Wednesday 16 December 2009
The wonderful Kodak Instamatic was once named the 'Happy Snappy'. Placed on the international market in 1963, this camera immediately became the camera of choice for many New Zealanders. With its easy to use click in 126 plastic cassette, here was the best idiot-proof tool for personal photography. It had no dials to confuse the camera shy. It really was the first camera invented for the mass use of colour film. Black and white stock was still readily available but the resulting photographs never looked anywhere near as good as the colour ones did. The Instamatic had a fixed focus lens and was almost indestructible. I took over Dad'sInstamatic 100 Deluxe with the motorised film advance for rapid shooting. I immediately imagined that I could take action photos but they never worked out because the shutter was way too slow to record such major hometown events as the High School's summer athletics and swimming days. In diving shots all I got was an image of the diver's splash and with the runners I got blurred figures with nicely focused backgrounds.
Yet the Instamatic could produce memorable images. Look at the odd one below. Imagine posing people on seats placed on the flat back of an articulated trailer? Here the photographer has had to get so far away so that the entire trailer can fit into the shot. None of the people can be recognised! Although it is noted on the reverse that the guy standing up is 'P.P. Birt.' What I also like is how the rear zigzag roof-line looms out from the articulated deck so that it suddenly becomes transformed into a bogan's souped up trailer. Al la 1966.
I reckon that the Instamatic actually gave both women and men an equal access to the camera, in the previous generation the family was jealously possessed by the 'Dad'. The possessive reality to ‘It’s my camera’ syndrome extended the 1890s to the 1960s. Strange to think that there was such a gender imbalance in the production of photographs for the first six decades of the 20th century. TheInstamatic’s ease of use, light weight, its low cost and its overall physical handiness soon made it a favourite for women. I look at this little oddity and wonder whether the photographer's partner is up the telephone/power pole at Christmas time in 1966? Backcountry of Palmerston North, of course.
In a previous blog, I conjectured that only a woman could have made a particular snapshot based on the internal evidence of the image. I believe that one woman made all these Instamatic images. I found them at a local garage sale in a pile of over 200 photographs. The entire bunch was priced at $5.00. Someone, maybe the photographer herself, had carefully scored out in black marking pen ink almost all the names of people which the photographer had carefully inscribed onto the photos. Every image was so 'censored' and then they were all discarded for sale. Why not simply burn them? Why edit out the inscribed names and then sell them for $5.00? Many of the photographs include young children, the recurring man shown up the ladder (He has to be the photographer's husband as no one documents their brother like that) and plenty of older people (who have to be relatives?).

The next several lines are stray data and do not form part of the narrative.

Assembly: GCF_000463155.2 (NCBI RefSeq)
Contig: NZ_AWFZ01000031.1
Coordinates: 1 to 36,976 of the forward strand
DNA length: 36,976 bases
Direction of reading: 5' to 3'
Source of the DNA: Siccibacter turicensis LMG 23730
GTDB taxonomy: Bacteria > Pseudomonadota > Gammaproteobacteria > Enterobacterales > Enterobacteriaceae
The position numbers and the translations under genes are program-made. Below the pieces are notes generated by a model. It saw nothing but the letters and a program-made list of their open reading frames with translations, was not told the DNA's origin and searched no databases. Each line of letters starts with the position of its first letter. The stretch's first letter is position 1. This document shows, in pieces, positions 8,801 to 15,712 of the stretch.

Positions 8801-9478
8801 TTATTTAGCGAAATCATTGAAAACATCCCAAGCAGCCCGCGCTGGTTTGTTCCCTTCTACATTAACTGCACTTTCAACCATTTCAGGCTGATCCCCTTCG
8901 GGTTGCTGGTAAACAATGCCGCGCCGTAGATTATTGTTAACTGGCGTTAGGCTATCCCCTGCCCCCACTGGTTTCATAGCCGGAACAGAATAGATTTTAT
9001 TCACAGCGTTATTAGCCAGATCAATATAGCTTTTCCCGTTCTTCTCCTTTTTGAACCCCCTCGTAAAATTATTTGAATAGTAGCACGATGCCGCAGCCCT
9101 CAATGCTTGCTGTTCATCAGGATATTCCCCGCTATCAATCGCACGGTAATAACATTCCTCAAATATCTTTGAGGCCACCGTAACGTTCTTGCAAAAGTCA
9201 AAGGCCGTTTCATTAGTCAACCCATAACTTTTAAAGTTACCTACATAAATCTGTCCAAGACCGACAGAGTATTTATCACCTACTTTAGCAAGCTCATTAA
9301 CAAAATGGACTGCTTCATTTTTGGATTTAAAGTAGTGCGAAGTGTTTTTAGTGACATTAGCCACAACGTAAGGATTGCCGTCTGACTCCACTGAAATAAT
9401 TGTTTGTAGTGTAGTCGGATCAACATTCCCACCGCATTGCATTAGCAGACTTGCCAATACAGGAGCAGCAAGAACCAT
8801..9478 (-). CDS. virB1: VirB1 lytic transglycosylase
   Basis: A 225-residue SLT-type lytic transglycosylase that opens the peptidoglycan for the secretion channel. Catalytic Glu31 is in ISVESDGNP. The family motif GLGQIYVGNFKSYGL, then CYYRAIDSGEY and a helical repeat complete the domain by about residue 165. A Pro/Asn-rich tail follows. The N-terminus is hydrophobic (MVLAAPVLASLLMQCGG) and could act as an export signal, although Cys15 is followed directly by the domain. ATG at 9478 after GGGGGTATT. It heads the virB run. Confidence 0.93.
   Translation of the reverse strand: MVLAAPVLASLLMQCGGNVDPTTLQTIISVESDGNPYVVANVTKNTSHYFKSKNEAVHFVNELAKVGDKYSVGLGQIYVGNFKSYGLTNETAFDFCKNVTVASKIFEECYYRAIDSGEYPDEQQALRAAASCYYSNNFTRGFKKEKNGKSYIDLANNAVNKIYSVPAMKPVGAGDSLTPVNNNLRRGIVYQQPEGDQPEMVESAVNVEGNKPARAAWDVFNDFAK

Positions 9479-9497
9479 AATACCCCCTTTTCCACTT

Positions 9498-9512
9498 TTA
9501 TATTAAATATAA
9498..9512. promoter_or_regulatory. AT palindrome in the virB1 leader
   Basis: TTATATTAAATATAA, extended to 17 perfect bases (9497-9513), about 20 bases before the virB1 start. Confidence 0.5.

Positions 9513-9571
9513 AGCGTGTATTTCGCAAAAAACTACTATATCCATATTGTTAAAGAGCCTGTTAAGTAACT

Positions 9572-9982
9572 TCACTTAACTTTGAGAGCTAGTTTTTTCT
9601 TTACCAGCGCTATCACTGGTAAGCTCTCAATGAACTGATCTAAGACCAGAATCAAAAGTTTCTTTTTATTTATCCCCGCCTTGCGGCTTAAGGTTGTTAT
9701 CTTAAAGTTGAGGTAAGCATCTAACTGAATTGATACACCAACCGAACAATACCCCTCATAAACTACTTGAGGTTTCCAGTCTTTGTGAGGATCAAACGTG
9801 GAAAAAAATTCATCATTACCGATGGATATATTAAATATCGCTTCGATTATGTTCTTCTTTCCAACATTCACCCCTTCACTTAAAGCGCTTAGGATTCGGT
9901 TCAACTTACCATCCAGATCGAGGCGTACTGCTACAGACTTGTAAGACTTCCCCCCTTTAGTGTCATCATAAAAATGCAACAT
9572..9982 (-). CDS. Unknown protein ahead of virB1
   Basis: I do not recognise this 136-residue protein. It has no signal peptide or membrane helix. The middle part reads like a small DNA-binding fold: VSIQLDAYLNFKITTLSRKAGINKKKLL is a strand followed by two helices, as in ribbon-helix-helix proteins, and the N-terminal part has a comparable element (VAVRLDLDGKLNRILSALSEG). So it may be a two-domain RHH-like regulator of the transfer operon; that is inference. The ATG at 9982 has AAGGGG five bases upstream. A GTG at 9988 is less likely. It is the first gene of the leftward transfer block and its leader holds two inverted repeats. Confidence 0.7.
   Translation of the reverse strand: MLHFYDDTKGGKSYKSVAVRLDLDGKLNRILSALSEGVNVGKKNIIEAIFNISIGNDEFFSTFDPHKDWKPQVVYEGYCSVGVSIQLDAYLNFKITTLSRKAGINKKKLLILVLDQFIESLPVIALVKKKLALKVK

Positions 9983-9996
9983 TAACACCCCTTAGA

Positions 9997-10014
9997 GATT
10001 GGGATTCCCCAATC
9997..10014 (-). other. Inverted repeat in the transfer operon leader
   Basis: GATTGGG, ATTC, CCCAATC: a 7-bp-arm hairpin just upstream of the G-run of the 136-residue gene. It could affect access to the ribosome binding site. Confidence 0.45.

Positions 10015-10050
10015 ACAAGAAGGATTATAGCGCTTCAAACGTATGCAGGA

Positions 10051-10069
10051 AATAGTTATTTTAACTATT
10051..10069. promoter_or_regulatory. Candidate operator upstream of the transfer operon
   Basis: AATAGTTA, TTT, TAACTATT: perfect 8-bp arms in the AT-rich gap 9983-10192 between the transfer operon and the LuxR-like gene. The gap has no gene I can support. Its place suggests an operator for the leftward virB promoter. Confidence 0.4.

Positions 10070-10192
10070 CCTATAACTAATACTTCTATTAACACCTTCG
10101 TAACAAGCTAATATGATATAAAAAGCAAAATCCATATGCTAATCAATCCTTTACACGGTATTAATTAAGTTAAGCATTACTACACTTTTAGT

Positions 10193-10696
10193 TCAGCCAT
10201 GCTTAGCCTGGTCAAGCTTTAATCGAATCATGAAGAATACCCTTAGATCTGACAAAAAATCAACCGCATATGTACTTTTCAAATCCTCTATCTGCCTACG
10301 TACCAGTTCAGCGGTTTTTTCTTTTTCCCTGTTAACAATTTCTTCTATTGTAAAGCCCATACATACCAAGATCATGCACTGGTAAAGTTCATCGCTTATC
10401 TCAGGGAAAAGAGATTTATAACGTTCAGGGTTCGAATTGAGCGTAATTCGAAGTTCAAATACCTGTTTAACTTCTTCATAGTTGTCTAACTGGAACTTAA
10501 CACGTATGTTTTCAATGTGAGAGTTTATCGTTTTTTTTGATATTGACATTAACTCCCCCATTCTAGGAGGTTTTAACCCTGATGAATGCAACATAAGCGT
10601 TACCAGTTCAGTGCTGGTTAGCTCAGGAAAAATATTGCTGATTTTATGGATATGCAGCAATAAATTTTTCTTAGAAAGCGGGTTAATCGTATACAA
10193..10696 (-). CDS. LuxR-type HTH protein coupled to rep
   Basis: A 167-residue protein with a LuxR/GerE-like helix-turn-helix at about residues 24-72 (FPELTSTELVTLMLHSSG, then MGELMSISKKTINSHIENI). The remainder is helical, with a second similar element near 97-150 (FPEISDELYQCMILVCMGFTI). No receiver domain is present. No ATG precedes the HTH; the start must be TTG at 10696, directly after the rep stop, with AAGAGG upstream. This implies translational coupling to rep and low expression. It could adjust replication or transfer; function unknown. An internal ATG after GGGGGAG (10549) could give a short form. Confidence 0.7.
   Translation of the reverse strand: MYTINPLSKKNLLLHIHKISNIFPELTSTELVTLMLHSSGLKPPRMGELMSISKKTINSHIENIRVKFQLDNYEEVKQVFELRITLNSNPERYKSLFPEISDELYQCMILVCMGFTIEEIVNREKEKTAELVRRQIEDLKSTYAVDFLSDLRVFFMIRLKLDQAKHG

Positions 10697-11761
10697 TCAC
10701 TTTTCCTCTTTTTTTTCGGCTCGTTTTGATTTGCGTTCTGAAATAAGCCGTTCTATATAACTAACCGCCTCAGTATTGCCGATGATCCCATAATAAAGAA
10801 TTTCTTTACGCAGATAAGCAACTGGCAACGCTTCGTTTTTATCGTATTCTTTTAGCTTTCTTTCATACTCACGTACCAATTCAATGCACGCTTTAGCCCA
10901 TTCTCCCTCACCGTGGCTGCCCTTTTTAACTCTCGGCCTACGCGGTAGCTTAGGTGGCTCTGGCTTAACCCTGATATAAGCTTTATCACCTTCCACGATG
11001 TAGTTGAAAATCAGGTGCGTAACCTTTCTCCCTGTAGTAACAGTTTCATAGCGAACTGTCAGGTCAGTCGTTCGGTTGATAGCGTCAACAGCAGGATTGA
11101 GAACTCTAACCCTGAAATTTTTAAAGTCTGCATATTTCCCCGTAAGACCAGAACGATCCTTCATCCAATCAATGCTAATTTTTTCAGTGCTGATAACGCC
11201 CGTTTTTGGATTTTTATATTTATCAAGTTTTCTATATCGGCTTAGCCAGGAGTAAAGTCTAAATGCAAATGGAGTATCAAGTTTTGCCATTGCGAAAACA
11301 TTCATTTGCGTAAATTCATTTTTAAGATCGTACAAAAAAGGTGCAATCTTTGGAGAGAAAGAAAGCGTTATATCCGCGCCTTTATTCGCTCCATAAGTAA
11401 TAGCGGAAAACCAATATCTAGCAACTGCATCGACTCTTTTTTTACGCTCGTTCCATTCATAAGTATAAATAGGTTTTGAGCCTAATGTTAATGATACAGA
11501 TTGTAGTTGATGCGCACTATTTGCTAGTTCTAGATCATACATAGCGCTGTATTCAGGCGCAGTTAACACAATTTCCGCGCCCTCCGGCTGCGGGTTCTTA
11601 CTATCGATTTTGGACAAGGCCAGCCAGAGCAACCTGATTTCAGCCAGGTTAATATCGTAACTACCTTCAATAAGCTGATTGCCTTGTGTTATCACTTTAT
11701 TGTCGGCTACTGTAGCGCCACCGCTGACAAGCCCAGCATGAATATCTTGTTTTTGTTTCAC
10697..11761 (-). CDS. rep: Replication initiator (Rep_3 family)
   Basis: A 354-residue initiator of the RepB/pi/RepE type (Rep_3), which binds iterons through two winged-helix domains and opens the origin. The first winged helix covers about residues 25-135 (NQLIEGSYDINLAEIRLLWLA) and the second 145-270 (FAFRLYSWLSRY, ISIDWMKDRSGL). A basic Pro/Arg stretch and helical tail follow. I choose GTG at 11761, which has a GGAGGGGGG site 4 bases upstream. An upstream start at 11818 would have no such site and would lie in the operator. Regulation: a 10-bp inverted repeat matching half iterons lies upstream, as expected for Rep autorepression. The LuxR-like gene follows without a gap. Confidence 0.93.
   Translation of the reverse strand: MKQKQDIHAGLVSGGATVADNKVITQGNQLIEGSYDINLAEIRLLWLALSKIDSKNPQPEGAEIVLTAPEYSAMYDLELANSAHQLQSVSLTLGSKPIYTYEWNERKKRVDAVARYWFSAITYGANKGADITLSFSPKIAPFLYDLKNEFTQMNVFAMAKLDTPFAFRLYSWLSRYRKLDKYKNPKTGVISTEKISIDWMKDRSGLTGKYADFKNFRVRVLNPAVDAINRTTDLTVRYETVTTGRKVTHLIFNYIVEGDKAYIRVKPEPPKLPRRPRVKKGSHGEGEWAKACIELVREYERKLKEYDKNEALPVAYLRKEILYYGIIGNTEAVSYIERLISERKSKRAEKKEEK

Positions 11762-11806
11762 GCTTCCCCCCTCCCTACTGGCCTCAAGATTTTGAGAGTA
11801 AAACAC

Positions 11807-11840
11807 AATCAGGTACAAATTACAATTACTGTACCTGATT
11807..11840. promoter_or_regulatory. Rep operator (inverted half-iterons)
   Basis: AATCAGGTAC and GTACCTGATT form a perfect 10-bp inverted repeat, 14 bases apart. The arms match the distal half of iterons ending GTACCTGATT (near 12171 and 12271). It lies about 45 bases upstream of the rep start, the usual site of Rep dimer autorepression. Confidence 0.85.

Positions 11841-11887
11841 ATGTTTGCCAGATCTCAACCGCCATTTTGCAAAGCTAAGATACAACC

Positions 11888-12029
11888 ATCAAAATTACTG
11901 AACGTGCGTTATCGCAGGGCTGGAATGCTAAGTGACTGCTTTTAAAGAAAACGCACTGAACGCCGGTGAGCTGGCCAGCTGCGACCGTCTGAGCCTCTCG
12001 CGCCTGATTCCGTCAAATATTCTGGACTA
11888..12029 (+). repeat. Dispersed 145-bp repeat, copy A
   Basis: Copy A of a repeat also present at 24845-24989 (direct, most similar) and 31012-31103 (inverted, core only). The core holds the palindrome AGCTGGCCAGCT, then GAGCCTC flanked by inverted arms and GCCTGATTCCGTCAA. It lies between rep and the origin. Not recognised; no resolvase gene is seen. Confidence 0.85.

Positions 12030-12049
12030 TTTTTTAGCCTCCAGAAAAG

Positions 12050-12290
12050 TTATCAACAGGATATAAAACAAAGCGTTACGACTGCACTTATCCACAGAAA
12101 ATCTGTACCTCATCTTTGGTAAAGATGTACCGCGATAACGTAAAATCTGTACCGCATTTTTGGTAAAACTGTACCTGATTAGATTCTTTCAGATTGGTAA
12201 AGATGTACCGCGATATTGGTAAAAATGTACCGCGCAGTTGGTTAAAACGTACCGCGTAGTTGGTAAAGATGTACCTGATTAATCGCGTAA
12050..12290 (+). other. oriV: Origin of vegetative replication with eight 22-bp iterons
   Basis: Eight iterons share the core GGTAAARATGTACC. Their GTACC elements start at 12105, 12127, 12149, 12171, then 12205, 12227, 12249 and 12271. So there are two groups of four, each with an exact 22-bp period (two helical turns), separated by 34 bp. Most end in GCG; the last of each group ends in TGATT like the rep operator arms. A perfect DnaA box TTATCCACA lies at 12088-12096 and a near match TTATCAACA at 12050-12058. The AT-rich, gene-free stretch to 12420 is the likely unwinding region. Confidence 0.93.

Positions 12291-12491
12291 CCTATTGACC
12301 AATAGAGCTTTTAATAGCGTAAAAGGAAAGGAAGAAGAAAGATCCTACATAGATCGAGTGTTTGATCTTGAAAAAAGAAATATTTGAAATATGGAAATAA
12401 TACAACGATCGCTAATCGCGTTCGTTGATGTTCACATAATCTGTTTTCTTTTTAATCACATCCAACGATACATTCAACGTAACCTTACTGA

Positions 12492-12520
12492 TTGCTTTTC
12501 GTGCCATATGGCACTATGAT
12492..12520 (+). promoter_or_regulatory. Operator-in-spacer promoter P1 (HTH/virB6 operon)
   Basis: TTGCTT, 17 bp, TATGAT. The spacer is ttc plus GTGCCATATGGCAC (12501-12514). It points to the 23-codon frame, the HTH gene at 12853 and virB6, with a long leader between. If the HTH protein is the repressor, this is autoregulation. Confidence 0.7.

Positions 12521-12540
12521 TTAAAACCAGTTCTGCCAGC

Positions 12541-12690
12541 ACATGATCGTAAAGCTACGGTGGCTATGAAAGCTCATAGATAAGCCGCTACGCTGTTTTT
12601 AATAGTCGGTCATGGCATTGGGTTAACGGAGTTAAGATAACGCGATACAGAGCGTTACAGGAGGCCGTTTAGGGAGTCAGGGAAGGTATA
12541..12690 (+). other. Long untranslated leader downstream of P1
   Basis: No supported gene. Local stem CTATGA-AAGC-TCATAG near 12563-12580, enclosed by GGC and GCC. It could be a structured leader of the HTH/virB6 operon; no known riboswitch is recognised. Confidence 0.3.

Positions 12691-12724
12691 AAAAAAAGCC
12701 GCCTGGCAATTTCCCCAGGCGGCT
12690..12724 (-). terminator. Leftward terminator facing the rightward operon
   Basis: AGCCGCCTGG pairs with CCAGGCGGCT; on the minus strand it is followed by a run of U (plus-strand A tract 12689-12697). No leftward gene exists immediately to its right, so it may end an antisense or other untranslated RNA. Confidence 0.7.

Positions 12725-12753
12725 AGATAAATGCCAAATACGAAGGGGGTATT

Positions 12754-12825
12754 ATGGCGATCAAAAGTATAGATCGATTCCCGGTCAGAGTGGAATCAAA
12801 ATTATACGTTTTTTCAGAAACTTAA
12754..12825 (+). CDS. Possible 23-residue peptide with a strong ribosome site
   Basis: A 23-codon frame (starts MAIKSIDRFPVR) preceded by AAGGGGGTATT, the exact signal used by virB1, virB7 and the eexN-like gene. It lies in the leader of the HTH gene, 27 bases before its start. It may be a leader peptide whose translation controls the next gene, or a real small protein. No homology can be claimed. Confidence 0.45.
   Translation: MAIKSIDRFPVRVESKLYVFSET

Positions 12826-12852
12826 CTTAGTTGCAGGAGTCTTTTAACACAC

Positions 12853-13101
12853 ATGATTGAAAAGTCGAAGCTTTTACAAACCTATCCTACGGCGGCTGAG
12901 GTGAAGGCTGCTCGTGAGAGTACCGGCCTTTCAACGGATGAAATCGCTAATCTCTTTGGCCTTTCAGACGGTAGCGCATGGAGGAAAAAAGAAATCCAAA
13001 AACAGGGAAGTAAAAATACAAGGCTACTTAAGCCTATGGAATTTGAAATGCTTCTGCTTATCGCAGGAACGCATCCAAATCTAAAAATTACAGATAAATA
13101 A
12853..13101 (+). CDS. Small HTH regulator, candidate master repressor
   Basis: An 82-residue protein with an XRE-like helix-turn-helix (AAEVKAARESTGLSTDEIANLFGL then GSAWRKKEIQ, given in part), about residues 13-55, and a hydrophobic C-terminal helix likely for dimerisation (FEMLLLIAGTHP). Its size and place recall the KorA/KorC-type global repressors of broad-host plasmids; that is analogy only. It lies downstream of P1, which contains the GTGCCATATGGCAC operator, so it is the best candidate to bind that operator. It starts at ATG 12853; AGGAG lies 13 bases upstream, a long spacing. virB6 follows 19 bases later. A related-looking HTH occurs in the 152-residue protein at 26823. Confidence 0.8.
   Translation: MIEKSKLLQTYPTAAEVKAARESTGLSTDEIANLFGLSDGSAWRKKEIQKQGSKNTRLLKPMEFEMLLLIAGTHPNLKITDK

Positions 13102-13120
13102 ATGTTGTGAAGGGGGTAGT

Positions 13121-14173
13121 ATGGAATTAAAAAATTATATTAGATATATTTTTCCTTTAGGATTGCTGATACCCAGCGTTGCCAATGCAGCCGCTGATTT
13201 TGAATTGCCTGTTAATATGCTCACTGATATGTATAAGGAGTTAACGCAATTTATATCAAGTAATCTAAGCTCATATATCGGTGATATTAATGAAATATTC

What makes this a fascinating group of pictures is the fact that the photographer has shot most of them on a diagonally framed bias, so all the resulting prints are presented in diamond format. They are carefully composed shots and would not have been easy to make, as the Instamatic's viewfinder is so tiny that all subjects really have to be carefully centred.
The intriguing profile shot above is of a young woman in a garden house and was taken at Queens Garden, Nelson in January 1964. The photographer is standing so close to her female friend that she is both out of focus and in silhouette. Look at how the patterns contrast between her dress to the lattice.
This domestic landscape has all the spooky air of a René Magritte painting where the emptiness itself becomes the subject ‘October 1966 New shed and study from Dinette.’ Certain evidence that a Gothic perspective towards our reality actually has currency in the everyday life of our citizens.
If you study these shots you can gain plenty of information. In February 1964, the Cashmere Scout Group was named Te Hoka and their mailbox was also employed as a water-fountain. Who recalls that fact now? Who thought of such a bizarrely combined usage or is this commonly encountered in Canterbury?
My personal favourite is a charming portrait of farm work. The inscription has survived the editing out process ‘Anne Gray and Bill O’Brien both about to spray blackberries behind Aunt Eliza’s home.’ Surely, New Zealand's only photograph of farm spraying made at Christmas in 1967? Truly a moment of stolen reality transformed into dreamtime.